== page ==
Thursday, April 27, 2017

May 3 Elections Coming: Candidates Vie For Votes

By Leonard E. Colvin Chief Reporter New Journal and Guide For the next two months, candidates  running  for mayor, city council and school  board will be waging campaigns throughout Hampton Roads. Most candidates seeking to get their names on the May 3 ballot collected the required number of signatures to file paper work by the deadline. […]

By Leonard E. Colvin
Chief Reporter
New Journal and Guide

For the next two months, candidates  running  for mayor, city council and school  board will be waging campaigns throughout Hampton Roads.
Most candidates seeking to get their names on the May 3 ballot collected the required number of signatures to file paper work by the deadline.
For the first  time in seven decades,  the city of Norfolk will allow the voters to elect members of the school board.  In 2014, voters approved a referendum to allow residents to select members of a  seven-member  board using the ward-based system that is used to elect council.
School board members will be elected from each of the city’s seven wards.

On May 3, voters will be filling the  seats for school board based on Superwards 6 and 7 which represent  two halves of the city’s political geography. Residents of Superward 6 are majority White, and Superward 7 residents are mostly African-American to assure fair racial representation on the board.
In Ward 6, the current Vice-Chair of the School Board, Dr. Noelle Gabriel, will be running against Carter C. Smith.
Smith has children in an elementary, middle and high school in Norfolk. A native of Stafford, Virginia, he is a co-owner of a medical safety equipment company.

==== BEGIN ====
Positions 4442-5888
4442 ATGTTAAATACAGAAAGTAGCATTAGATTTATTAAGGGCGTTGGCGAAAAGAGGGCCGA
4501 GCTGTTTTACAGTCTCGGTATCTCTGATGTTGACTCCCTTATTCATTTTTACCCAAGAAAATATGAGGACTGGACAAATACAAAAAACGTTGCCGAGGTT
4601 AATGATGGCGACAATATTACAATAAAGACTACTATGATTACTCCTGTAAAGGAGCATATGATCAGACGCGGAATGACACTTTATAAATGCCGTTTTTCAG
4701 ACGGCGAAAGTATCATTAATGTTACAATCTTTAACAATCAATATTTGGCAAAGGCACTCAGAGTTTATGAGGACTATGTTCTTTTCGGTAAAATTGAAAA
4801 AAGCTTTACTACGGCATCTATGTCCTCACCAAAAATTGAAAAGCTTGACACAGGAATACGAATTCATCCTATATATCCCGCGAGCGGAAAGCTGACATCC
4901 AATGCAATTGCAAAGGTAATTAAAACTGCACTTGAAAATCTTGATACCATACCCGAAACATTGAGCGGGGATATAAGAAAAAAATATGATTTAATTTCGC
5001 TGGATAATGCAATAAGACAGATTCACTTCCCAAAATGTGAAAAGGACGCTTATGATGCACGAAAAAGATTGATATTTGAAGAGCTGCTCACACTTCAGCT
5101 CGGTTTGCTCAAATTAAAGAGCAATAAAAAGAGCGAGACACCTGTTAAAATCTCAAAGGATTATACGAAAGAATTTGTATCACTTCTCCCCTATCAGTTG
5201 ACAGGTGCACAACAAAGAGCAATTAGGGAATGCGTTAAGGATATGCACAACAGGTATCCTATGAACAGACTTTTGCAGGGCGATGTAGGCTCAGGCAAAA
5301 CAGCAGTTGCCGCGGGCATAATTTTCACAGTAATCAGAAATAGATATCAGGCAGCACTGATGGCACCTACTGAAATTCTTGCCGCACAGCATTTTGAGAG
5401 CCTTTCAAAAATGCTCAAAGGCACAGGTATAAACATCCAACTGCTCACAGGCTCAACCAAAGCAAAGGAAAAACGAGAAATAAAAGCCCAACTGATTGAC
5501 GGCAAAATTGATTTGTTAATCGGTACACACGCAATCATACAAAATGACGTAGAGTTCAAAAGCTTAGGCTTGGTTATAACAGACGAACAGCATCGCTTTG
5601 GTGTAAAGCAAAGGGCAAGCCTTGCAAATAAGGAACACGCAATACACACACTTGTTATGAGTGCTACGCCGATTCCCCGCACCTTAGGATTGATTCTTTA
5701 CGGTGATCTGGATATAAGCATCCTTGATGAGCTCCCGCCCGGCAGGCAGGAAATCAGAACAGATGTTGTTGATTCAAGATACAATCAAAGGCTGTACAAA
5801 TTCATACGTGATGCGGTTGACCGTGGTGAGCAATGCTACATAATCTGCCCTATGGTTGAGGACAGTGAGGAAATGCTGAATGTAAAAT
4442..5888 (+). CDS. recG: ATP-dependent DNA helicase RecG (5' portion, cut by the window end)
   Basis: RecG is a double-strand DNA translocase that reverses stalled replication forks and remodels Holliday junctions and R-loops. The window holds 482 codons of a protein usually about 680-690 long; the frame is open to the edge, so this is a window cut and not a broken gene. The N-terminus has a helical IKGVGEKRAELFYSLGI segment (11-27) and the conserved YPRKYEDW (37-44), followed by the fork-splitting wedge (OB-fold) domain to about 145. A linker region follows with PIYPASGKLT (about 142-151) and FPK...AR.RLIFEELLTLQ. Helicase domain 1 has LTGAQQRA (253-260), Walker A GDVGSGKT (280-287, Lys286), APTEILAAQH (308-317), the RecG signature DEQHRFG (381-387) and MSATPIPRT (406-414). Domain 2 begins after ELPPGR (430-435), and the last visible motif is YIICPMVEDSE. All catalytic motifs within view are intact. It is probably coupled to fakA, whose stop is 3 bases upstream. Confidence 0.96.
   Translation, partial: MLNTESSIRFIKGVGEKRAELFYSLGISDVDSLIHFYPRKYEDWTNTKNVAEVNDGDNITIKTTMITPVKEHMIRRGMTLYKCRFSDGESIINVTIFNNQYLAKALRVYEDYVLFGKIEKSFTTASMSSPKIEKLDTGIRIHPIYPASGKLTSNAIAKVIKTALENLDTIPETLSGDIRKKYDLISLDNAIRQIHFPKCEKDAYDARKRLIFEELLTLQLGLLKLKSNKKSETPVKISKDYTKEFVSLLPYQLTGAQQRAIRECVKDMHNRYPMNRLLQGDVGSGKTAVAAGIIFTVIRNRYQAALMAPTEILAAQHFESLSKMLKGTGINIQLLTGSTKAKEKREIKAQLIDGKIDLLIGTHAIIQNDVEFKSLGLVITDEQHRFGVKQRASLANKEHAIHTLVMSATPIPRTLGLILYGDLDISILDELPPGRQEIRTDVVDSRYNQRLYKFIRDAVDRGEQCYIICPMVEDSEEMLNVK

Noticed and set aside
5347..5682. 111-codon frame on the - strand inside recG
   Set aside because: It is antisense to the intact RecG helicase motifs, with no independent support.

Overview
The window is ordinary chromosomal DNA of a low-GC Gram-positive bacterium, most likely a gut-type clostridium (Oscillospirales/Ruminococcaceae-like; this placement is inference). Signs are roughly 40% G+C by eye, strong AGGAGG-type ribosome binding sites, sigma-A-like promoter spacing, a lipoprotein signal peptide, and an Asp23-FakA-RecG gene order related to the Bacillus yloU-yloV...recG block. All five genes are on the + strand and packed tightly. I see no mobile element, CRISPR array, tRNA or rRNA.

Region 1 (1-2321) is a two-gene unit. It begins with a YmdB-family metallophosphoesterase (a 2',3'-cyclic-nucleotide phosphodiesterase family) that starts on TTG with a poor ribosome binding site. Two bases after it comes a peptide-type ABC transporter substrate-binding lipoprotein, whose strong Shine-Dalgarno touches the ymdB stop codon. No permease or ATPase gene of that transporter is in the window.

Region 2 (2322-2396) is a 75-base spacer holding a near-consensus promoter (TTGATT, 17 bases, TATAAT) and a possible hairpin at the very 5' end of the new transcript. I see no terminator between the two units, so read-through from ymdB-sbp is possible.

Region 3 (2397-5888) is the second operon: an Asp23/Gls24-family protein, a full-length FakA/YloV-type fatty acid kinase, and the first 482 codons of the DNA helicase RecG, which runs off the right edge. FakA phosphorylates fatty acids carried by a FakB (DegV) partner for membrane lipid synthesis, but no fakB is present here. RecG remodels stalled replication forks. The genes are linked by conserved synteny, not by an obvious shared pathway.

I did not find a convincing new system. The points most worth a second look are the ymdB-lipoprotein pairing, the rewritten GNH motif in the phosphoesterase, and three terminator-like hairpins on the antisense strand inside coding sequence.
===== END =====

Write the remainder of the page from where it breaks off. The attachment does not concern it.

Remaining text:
Rodney Jordan, who is the current Chair of the Norfolk School Board, is running unopposed in Ward 7.

Also, in Norfolk, for the first time in 30 years, Paul Fraim will not be on the  ballot running for a council slot  for Mayor. Fraim announced his retirement from politics last fall. Three candidates are running to replace Fraim, who has held the city’s top political  office since 1994.
Norfolk Sheriff Robert McCabe, current Councilman Andy A. Protogyrou and businessman and State Senator Kenneth C. Alexander are running to become the city’s next mayor.
If Alexander wins,  he will become the first African-American to be mayor in the city.

Norfolk and Virginia Beach are the only two major cities in Hampton Roads which have not elected an African-American as Mayor.
The city’s two Superward seats for council are being contested on May 3.  Sixth Ward Council incumbent Barclay Winn,  who was first elected to council in 2000, is seeking re-election and has two  challengers.

Andria McClellan, who sits on the  city’s Planning Commission,  and former Norfolk School Board member Warren A. Steward are trying to unseat Winn.
Seventh Ward incumbent Angelia Williams-Graves,  Vice Mayor since 2014, has sat on council since 2010.
She is seeking a new term and is being challenged by Rev. Kendrick Turner,  who moved from Newport News to seek a seat on the Norfolk Council. Also Harry D. Candela, another  political newcomer, is running.

Chesapeake

In Chesapeake,   incumbent Mayor Alan Krasnoff, first elected mayor in 2008,  will be running unopposed  in the upcoming election in early May.
There are three open seats on city council and  six people are seeking to be among the top three candidates to acquire enough votes to sit in one of them.  Current council incumbents  Robert Ike, Rick West and Deborah Ritter are seeking to hold on to their respective seats on council.
There are three challengers: Dwight Parker, who is Black and served on council for 15 years; Gene Waters, who served four years on council (2004-2008); and  David Washington, who is African-American and is a political newcomer.